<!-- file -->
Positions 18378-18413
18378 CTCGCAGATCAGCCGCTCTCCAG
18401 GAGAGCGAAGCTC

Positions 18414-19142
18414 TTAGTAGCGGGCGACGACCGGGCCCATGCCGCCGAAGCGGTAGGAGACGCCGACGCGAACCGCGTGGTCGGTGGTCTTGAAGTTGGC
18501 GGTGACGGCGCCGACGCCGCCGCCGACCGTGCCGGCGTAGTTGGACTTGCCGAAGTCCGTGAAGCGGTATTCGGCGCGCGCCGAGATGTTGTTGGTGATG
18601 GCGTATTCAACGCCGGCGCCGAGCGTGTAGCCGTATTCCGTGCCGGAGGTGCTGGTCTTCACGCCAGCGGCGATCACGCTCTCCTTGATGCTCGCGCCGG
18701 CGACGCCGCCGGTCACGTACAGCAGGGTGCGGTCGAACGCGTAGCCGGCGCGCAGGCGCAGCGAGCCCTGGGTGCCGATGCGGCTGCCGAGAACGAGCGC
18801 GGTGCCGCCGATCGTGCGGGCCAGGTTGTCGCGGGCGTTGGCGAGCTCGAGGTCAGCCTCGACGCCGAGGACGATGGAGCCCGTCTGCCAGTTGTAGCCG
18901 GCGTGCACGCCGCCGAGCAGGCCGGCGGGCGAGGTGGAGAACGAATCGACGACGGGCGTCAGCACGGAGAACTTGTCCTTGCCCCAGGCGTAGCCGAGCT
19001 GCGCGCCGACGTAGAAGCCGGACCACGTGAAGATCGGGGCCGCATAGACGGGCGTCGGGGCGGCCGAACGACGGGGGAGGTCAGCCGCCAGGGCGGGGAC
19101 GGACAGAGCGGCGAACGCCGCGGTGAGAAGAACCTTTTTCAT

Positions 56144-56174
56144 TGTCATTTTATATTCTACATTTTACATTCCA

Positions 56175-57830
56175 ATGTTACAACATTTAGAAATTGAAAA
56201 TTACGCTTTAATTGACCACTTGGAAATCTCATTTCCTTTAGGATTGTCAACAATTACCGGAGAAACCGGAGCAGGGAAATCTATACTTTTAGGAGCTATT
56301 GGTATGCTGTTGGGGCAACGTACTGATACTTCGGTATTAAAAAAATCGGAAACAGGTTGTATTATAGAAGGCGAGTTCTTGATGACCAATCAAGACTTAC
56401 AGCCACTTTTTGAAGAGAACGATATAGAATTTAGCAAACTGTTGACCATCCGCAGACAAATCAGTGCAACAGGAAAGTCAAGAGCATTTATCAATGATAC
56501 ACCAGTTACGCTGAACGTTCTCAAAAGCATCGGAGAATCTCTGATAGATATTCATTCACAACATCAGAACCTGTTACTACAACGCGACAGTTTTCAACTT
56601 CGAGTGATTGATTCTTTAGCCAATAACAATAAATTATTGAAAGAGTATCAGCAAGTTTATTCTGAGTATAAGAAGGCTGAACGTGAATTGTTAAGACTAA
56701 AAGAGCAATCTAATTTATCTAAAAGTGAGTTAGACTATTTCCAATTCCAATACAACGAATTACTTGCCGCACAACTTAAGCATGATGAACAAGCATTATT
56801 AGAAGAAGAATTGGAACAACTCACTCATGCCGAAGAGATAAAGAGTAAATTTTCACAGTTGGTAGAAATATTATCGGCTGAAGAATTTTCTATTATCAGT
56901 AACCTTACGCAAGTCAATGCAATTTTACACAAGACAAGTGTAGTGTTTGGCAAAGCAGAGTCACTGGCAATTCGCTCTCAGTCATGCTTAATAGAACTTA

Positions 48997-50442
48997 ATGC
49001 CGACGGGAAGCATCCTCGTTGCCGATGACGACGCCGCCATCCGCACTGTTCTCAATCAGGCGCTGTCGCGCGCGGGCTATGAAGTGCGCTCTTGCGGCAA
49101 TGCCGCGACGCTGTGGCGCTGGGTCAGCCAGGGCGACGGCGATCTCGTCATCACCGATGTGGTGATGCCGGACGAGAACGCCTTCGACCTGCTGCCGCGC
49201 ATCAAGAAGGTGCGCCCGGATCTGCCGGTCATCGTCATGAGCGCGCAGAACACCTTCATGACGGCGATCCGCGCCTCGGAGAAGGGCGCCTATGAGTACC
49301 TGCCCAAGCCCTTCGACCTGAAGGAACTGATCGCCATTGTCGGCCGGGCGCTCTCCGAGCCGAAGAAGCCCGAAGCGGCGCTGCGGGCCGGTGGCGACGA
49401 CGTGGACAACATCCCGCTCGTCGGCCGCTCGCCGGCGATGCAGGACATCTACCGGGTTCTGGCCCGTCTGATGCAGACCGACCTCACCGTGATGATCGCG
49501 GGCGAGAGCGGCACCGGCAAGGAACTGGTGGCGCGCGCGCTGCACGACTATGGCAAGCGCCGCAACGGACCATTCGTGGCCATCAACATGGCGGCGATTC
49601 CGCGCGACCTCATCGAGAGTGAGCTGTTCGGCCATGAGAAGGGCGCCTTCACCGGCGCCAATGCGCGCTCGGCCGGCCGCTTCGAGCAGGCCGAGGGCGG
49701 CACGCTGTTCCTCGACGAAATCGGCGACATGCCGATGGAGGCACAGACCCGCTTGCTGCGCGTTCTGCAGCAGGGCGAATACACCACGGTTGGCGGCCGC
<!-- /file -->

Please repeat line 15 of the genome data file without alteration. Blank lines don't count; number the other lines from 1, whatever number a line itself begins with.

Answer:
Positions 56175-57830